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Constitutional Law II
St. Johns University School of Law
Zick, Timothy


I. Public Function Doctrine
a. Definition: Nature of activity: powers or acts are “traditionally exclusively reserved to the state.” (Jackson)
b. “Powers or acts traditionally exclusively reserved to the State”
i. Governments tend to provide things that are public functions. Therefore, anyone doing something that is a public function will usually be doing something that is reserved for the state.
c. Ex’s
i. A municipal park
1. Running a park is traditional state activity (Newton)
ii. Running a Primary election (Terry)
d. But not . . .
i. Running a shopping center (Hudgens)
ii. Regulated utility
1. Important – just b/c it has a public element does not make it a public function!!! There are public functions that are not traditionally exclusively run by the state.
2. Utilities are public services, but not traditionally reserved to state.
iii. Resolving private property disputes under state law
1. Disposing property under state-adopted UCC does not implicate state…slippery slope?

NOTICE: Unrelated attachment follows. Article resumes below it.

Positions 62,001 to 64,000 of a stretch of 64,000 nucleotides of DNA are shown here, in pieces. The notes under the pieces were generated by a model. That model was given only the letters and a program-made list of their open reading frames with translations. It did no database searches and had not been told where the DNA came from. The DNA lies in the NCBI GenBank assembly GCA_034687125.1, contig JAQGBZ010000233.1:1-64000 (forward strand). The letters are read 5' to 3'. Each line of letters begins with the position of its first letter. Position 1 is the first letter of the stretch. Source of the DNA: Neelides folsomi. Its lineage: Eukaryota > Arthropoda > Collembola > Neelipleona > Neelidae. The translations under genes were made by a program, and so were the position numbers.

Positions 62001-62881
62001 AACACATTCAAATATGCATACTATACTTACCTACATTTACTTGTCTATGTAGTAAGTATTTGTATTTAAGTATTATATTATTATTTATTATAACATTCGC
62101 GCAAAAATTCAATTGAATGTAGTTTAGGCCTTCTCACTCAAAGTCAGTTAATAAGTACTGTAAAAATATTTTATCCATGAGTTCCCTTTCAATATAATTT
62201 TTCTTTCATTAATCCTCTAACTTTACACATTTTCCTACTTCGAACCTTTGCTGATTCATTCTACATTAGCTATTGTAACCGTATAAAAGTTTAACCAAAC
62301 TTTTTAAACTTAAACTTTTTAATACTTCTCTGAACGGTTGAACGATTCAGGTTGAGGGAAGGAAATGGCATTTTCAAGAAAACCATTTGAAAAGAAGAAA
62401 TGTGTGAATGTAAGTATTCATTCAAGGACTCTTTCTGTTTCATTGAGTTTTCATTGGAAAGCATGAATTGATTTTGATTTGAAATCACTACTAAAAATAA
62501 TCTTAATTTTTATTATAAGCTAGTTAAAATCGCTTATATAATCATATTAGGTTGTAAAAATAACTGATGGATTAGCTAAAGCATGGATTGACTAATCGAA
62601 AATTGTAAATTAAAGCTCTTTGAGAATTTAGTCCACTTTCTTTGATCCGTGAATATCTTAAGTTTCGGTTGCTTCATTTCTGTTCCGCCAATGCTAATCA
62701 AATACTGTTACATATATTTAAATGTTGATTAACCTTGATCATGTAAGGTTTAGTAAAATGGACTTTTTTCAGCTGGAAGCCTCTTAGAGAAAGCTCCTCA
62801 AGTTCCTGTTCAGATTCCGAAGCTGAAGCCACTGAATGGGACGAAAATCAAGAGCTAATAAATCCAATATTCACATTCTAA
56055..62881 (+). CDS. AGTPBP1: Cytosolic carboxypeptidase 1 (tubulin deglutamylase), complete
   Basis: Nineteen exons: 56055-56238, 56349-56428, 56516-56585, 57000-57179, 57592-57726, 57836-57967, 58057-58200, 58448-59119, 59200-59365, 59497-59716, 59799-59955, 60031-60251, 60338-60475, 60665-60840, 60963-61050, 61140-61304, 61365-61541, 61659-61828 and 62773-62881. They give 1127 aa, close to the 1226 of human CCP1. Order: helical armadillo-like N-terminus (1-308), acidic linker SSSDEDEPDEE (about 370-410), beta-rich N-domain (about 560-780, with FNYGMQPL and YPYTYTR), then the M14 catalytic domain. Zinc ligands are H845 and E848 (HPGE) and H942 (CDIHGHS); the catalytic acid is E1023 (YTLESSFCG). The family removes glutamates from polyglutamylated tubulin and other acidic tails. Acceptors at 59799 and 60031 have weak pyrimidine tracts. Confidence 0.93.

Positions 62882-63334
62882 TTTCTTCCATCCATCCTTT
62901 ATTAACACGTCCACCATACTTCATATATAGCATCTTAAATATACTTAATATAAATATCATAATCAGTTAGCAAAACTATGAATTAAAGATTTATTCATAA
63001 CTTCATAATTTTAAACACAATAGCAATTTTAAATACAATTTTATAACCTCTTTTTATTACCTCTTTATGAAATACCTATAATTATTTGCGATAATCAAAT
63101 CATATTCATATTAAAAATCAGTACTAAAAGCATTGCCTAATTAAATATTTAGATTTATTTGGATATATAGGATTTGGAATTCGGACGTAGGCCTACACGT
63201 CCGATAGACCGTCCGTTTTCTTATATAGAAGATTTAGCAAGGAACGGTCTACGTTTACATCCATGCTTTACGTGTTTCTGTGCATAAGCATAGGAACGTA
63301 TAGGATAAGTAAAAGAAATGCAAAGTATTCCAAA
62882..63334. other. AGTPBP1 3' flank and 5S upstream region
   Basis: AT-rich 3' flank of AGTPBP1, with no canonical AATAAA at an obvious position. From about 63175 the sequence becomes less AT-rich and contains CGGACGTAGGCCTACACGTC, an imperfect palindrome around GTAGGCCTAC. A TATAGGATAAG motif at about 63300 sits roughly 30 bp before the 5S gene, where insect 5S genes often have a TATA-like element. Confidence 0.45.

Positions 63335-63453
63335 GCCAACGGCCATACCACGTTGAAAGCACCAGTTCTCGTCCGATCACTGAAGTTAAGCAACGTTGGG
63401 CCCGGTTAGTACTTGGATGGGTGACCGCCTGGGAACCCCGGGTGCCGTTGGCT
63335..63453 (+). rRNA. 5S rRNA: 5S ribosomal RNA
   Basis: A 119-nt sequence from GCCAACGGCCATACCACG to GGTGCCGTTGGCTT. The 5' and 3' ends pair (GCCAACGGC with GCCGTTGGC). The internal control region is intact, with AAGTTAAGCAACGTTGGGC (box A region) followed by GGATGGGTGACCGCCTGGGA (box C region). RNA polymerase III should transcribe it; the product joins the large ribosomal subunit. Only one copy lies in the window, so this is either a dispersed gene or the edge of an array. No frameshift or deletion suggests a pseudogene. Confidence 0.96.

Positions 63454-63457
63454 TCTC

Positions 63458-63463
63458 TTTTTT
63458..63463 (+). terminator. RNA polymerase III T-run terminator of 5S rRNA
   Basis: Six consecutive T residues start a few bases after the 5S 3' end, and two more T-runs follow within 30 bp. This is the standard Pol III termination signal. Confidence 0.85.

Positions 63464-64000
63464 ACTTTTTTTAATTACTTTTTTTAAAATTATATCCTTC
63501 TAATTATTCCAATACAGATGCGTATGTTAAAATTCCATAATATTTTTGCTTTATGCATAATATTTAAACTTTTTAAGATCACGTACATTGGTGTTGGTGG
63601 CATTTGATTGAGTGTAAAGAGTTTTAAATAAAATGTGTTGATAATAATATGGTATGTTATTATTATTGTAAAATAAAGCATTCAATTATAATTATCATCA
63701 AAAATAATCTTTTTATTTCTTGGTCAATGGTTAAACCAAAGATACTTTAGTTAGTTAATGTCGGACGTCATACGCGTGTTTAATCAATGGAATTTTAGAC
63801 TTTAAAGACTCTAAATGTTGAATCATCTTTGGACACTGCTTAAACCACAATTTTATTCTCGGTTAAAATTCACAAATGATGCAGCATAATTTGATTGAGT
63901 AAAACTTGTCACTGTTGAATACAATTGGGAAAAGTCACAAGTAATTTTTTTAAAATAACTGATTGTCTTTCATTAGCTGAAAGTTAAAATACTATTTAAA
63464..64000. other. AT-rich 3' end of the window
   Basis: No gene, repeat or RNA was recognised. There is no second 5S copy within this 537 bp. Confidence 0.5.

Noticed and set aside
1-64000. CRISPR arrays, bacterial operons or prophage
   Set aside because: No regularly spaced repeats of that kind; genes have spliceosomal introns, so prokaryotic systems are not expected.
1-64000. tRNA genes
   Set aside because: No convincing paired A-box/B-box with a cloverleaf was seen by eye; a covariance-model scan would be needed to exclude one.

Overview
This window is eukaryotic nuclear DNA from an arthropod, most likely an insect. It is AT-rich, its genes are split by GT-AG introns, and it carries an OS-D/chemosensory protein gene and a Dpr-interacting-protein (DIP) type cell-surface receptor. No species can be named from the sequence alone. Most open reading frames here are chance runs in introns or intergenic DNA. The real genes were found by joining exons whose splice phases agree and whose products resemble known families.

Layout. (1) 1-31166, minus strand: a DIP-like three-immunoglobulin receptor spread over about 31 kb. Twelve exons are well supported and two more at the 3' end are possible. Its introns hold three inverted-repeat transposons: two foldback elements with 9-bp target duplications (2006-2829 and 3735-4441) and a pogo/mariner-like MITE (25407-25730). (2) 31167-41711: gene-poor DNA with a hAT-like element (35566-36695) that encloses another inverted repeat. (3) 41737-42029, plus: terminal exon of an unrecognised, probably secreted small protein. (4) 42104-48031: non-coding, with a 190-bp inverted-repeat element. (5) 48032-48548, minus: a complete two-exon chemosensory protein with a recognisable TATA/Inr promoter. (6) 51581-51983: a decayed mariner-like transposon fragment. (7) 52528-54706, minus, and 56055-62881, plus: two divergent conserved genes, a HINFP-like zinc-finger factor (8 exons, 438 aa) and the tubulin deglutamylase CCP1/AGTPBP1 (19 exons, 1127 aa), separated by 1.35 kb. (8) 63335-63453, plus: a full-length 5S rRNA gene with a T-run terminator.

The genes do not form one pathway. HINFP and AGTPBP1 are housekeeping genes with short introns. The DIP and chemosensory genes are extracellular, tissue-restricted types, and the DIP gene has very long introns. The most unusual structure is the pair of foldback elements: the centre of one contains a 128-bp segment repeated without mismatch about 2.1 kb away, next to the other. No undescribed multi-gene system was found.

e. There is a danger in broadening this concept (that the person/company has the same limitation as the state when it uses state law to resolve issues). By broadening this concept, we are limiting private companies’ ability to do whatever they want, and that is against the constitution. (private companies can discriminate!)
f. Cases
i. Hudgins [Shopping Center] 1. A shopping center is not a public function
2. The actions of a private shopping mall are not state actions. Operation of a shopping center is not the equivalent of operating a company town, so a person does not have any 1st Amendment rights in the shopping center
3. Size of the mall is not the issue, it’s the function
ii. Evans v. Newton [Park] 1. Senator sets up a trust for a park, the state enforced the trust as a trustee and they enforced exclusion of blacks from the park
2. Court held that the maintenance of the park by municipal trustees was state action b/c parks are traditionally municipal in nature. The city could not divest the park of its public function by turning it over to private trustees
3. Operation of a park is usually deemed a gov’t function, so generally the operation of a park will constitute “state action” under “public function” doctrine. Therefore, even if park is operated by private persons, must still obey constitutional constraints
4. Note- Setting up the machinery to set up an elections is like a park b/c it is traditionally associated with the state (Terry)
iii. Jackson v. Metropolitan Edison Co. [Privately-Owned Utility] 1. P’s electricity was cut off w/out giving her the opportunity to contest the charge. P argues this was a denial of due process. D argues although heavily reg, this is a private co.
2. Holding/Rationale
a. This is not a state action
b. Fact that co. was “affected w/ the public interest” doesn’t make state actor
c. Fact that utility is heavily reg & enjoys a state granted monopoly doesn’t make state actor